On Good Friday at 6:00 and 7:30, we observe Christ's death on the cross. The church is darker than it normally is, and the organ is silent; all the hymns are a cappella. This is the only major service of the year when we gather without receiving bread and wine as the body and blood of Jesus. At the 6:00 service, we hear the story of Christ's suffering and death presented in a manner appropriate for younger children, in the style of our 9:00 service on Sunday mornings (though again, all are welcome). At the 7:30 service, we hear the story of Christ's Passion according to St. John, sung by the Adult and Madrigal Choirs in a powerful choral setting written by our parish musician. Acknowledging our own role in Christ's suffering, the congregation will join the choirs in singing "Crucify him!" After hearing the news of his death, we sing hymns together, and those attending have the opportunity (if they wish) to approach and honor the cross with a bow or a kiss.
On Saturday at 7:30 is the Great Vigil of Easter. For many, this is the highlight of the Church Year. We gather in darkness and kindle a new fire, lighting the Paschal candle and passing its light from person to person. We hear the Exultet, the ancient chant that has marked this liturgy for centuries. Then, by candlelight, we hear the stories of our salvation, beginning with the Creation story from the book of Genesis and continuing through the sacrifice of Isaac, the parting of the Red Sea, and the Exodus out of Egypt. Some of the stories are simply read, some are performed or acted out, and some are proclaimed through music. After each story, a member of the congregation "breaks open the Word" by giving a short reflection. These individual reflections take the place of a longer sermon.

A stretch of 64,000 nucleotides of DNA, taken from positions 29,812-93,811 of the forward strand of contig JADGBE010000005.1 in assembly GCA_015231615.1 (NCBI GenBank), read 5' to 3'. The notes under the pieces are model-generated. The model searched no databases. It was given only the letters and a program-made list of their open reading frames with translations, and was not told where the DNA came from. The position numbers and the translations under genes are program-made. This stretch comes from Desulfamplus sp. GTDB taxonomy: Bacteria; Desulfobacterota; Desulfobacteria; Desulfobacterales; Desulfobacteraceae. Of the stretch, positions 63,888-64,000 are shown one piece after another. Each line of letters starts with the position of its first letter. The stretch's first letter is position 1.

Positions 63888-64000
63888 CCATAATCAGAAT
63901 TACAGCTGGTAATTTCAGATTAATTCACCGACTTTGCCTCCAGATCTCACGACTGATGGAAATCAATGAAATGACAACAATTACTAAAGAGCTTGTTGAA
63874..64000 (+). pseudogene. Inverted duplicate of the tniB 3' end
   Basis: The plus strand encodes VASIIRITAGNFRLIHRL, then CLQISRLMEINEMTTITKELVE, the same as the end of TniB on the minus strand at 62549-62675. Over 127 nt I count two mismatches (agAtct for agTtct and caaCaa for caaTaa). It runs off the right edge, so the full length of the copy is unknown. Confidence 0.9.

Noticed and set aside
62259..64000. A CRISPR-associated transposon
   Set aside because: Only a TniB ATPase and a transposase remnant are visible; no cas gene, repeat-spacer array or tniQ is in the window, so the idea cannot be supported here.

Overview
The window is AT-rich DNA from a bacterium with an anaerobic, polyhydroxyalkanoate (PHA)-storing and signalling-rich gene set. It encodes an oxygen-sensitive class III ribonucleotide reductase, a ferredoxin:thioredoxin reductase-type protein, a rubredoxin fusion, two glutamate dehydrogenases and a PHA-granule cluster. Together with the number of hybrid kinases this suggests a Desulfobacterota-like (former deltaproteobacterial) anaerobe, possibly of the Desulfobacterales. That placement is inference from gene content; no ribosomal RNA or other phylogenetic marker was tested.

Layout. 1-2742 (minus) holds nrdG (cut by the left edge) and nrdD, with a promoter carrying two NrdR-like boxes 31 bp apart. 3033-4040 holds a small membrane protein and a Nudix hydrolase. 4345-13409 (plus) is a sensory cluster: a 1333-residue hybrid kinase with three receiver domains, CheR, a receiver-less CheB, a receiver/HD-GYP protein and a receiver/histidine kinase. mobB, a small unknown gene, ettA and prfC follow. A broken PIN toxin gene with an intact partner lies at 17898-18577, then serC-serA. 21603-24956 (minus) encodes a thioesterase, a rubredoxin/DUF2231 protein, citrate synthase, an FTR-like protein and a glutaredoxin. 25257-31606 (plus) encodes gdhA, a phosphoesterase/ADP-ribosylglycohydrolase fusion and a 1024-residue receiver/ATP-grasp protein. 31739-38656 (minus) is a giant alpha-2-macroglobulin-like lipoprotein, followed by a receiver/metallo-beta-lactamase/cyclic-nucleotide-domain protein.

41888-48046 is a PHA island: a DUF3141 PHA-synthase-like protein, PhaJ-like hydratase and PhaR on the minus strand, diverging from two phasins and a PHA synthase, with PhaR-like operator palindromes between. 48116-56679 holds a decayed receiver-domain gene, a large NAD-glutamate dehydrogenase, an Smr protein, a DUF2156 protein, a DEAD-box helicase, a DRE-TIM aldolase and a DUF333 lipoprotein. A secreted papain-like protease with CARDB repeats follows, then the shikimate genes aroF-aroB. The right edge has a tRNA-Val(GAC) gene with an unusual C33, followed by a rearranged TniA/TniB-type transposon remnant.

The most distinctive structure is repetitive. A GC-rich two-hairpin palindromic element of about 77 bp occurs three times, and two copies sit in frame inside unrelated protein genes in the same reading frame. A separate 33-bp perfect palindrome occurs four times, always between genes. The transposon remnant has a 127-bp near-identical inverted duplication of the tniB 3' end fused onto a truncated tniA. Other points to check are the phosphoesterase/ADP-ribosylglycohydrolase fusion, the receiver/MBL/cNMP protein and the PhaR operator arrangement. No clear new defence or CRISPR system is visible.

Then, bringing an end to the darkness, the priest proclaims, "Alleluia, Christ is risen!" and the people respond, "The Lord is risen indeed, Alleluia!" Then the great celebration begins, as the lights come on, the bells ring, the Easter lilies arrive, the streamers fly, and we sing the festive and traditional "This is the Feast of Victory for our God." We hear the Easter Gospel -- the story of Christ's resurrection, when the women discover the empty tomb. We then renew our baptismal vows, reflecting the ancient practice of baptism at the Vigil, and share bread and wine in the First Mass of Easter. After the service, we gather in the Parish Hall for a great feast and celebration.
On Sunday morning at 9:00 and 10:30, we gather to hear the story of Christ's resurrection and celebrate the Good News once again, with traditional hymns and communion. At the 10:30 service, the Schola Choir joins the Adult Choir for glorious music, including the Hallelujah Chorus from Handel's Messiah. A festive coffee hour and reception follows both services (and between the two, an Easter Egg hunt!).